Advent And The Angels
The onset of Christmas season becomes joyful only when, like the angels speaking to the shepherds, we also reach out to others with this good news of the Savior’s coming.

Advent And The Angels

The period of Advent commences from four weeks before Christmas and this is a period of waiting and preparing for the Lord’s coming to the earth as the Messiah to save mankind from the clutches of sin. But is it about His first coming or the second? What does this wait imply and what are we supposed to be doing during this august period? The Gospel stories list out the special role that the angels played before, during and after the birth of the Son of God. The angels role is restricted to being a messenger of God or will it be more than that in future?

        What is Advent and when did it start? – Advent meaning coming is taken from Latin word adventus and Greek word parousia. It is believed that during the 4th and 5th centuries in Spain and Gaul, it was a season of preparation for the baptism of new Christians at the January feast of Epiphany. 6th century onwards Advent was tied to the coming of Lord Jesus by the Roman Christians but the expected coming was not about His first coming in Bethlehem but the second coming in the clouds to judge the people. Present meaning of Advent started in the Middle Ages only and comprises of the four weeks period before Christmas when we prepare ourselves for His coming. The period of Advent actually started immediately after sin entered the world and the devil was cursed through God’s prophecy about the ‘seed of woman’ crushing the serpent’s head and in return getting bruised in the heel. From that moment onwards the onset of the waiting period for His coming started.

       The period of waiting is about surrendering before God, confession of sins committed deliberately or inadvertently as commissions and omissions, acknowledging the evil we have done and the good we have not done to seek forgiveness. It is about repentance and seeking the Lord’s guiding hand to overcome temptations and lies of the devil and about reaching out to others with the message of Good News about the Messiah Lord’s coming as Savior to lead them into His glorious light.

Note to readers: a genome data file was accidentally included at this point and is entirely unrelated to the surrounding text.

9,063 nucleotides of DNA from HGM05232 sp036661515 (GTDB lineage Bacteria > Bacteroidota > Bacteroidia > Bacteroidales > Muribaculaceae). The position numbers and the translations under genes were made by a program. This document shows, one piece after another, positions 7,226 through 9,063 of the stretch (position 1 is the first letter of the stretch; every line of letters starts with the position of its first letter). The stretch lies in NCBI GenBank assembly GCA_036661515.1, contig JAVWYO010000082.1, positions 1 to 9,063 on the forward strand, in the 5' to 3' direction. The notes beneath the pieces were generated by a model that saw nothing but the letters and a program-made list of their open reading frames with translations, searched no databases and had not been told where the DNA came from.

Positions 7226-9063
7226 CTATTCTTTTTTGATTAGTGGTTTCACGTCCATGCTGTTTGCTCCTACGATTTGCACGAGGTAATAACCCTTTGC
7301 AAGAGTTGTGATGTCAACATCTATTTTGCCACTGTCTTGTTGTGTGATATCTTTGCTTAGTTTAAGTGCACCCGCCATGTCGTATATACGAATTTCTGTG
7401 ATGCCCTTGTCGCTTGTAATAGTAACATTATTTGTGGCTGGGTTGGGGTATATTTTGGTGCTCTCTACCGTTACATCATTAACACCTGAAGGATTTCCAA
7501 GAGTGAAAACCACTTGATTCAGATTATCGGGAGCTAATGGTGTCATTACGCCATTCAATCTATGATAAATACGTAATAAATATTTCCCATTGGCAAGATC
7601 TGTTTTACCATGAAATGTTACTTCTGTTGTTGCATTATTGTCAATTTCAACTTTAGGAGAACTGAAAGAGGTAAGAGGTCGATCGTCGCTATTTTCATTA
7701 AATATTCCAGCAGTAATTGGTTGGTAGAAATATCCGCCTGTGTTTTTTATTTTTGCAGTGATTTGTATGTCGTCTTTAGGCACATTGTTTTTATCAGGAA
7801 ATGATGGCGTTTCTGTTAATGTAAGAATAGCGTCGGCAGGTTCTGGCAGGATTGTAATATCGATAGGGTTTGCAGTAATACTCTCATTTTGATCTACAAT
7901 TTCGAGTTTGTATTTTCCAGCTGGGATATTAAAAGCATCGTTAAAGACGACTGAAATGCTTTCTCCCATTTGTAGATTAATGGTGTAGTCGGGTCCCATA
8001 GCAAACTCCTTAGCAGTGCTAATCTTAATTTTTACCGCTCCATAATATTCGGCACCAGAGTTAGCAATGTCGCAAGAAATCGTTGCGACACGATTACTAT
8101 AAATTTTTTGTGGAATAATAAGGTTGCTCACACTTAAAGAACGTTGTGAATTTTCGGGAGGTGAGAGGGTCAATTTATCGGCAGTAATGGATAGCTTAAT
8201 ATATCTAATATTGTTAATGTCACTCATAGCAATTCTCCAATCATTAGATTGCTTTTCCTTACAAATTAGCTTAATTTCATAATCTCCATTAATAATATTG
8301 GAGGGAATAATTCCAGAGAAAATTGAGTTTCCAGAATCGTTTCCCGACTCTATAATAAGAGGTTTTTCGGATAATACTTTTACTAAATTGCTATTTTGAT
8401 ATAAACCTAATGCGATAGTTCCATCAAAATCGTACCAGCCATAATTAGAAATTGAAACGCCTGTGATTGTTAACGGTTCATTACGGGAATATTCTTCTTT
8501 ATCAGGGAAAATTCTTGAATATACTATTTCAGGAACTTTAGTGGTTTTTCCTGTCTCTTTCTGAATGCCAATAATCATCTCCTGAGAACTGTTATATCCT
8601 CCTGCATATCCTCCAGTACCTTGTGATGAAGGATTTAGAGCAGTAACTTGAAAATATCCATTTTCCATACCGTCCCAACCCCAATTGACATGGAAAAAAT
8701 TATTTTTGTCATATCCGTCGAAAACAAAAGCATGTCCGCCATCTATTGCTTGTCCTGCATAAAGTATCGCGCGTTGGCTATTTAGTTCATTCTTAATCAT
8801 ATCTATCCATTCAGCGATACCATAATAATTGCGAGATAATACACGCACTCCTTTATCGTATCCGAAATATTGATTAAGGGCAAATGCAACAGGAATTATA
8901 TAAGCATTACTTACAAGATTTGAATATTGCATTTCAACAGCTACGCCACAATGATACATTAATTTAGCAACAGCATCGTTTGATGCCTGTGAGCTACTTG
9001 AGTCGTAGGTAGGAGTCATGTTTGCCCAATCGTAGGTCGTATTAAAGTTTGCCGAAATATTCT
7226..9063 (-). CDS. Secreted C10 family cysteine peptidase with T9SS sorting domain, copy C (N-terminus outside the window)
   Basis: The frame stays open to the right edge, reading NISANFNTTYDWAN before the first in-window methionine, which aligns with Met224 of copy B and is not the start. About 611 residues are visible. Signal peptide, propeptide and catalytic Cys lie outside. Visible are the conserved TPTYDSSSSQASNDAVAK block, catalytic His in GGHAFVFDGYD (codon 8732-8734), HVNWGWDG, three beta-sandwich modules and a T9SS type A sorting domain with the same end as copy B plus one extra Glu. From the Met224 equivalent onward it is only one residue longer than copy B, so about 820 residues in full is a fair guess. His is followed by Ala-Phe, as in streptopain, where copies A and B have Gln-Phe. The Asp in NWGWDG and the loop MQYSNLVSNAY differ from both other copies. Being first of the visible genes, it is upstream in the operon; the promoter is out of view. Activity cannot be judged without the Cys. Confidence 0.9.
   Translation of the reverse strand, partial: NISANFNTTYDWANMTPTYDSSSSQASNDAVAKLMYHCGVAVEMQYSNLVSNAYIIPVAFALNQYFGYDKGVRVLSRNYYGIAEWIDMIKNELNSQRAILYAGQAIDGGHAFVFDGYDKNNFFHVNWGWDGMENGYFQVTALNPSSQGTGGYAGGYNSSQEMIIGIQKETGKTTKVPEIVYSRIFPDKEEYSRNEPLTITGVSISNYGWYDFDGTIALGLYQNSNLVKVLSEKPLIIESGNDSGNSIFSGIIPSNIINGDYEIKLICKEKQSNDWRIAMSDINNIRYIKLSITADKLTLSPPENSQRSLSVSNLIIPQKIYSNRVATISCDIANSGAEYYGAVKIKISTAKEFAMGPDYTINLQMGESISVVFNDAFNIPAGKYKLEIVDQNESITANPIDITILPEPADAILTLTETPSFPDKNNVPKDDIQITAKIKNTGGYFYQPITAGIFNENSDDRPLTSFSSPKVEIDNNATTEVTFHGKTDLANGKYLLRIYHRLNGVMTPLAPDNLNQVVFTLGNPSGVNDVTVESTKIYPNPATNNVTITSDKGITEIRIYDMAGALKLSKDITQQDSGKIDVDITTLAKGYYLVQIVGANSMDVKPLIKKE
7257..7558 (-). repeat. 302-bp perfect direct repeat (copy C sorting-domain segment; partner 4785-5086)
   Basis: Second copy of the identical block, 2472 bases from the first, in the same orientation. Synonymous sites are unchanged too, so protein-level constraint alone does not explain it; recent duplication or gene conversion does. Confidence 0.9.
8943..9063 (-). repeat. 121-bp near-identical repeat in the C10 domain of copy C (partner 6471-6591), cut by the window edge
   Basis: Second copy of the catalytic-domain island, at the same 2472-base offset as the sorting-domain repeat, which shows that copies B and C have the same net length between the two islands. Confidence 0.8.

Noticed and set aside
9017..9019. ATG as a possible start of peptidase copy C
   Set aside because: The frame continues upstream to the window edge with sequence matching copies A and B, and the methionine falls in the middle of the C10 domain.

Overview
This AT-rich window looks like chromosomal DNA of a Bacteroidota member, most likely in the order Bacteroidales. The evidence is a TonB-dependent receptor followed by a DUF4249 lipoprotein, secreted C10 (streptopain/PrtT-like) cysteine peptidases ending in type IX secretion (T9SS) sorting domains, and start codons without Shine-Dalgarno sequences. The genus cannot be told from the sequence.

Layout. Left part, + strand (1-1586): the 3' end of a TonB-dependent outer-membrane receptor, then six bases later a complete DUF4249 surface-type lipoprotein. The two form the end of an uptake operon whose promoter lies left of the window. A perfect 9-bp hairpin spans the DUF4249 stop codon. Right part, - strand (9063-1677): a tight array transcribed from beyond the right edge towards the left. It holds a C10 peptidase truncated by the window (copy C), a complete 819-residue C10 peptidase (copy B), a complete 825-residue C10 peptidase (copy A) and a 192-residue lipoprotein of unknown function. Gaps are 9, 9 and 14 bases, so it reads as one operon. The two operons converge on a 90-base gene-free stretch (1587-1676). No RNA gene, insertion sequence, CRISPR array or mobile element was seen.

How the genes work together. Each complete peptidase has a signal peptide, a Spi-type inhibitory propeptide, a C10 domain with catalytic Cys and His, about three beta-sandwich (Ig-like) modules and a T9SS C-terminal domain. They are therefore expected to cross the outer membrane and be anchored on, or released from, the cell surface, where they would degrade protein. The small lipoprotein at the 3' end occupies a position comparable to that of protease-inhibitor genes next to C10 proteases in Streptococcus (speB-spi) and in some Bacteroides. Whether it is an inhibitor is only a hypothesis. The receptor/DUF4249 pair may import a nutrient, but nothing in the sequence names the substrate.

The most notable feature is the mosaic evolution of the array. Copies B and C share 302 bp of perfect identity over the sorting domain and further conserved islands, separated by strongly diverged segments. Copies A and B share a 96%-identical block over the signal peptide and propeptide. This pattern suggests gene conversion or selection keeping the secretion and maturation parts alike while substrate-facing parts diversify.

During this waiting period God’s word was conveyed to mankind through various means and angels were the main communicators with the chosen people who then carried the message of God to others. Angel is the translation of Hebrew word ‘malak’ and Greek word ‘angelos’ which means a messenger. Angels are heavenly created beings which act according to God’s will and command. Even the Son of God also appears many times in the Old Testament for He carries the messages from the Creator to His creation and His appearance is characterized by spelling the word with a capital letter A. The resurrected Lord while speaking to the two disciples en route to Emaus explained to them ‘beginning at Moses and all the Prophets, He expounded to them in all the Scriptures the things concerning Himself’ (Luke 24:27).   

      During the Old Testament period angels reached out to help and guide people during their times of distress, to help Hagar as she flees from Abraham’s camp (Genesis 16:7,11); to avert tragedy of obedience where Abraham was provided a sacrificial ram to save Isaac from being killed (Genesis 22:11,15); to bless Jacob and change his name to Israel after wrestling with him (Genesis 32:24-32) and speaking from the burning bush to send Moses to Egypt (Exodus 3:2) and many more. The frequency of appearance of angels comes down as the Old Testament times progress. In the book Samuel 1 and 2 angel of the LORD appears only once; in 1 and 2 Kings only three times and an angel guides Israel out of Egypt but none was there to lead them in second exodus from Babylonian captivity. However, nowhere in the Old Testament is there a cluster of angelic activity.

       The New Testament starts with groups of angels operating singly and in numbers where Joseph is told to take Mary as his wife (Matthew 1:20,24); and  Joseph is instructed to flee from Herod and later assures him of safety in returning home (Matthew 2:13 & 19). Priest Zecharaias was informed by angel Gabriel about John the Baptist’s birth (Luke 1:11-13) and then the same angel informs Mary about the Savior’s birth through her (Luke 1:26-38). An angel informs the shepherds about Lord Jesus’ birth and is then joined by a multitude of angels praising God (Luke 2:9-10 and 13). Among the Old Testament saints only Jacob saw what those shepherds saw a group of the hosts of heaven ascending and descending the ladder to heaven but he did not hear them sing. The angels would generally stay put in heaven worshipping and praising God before His heavenly throne.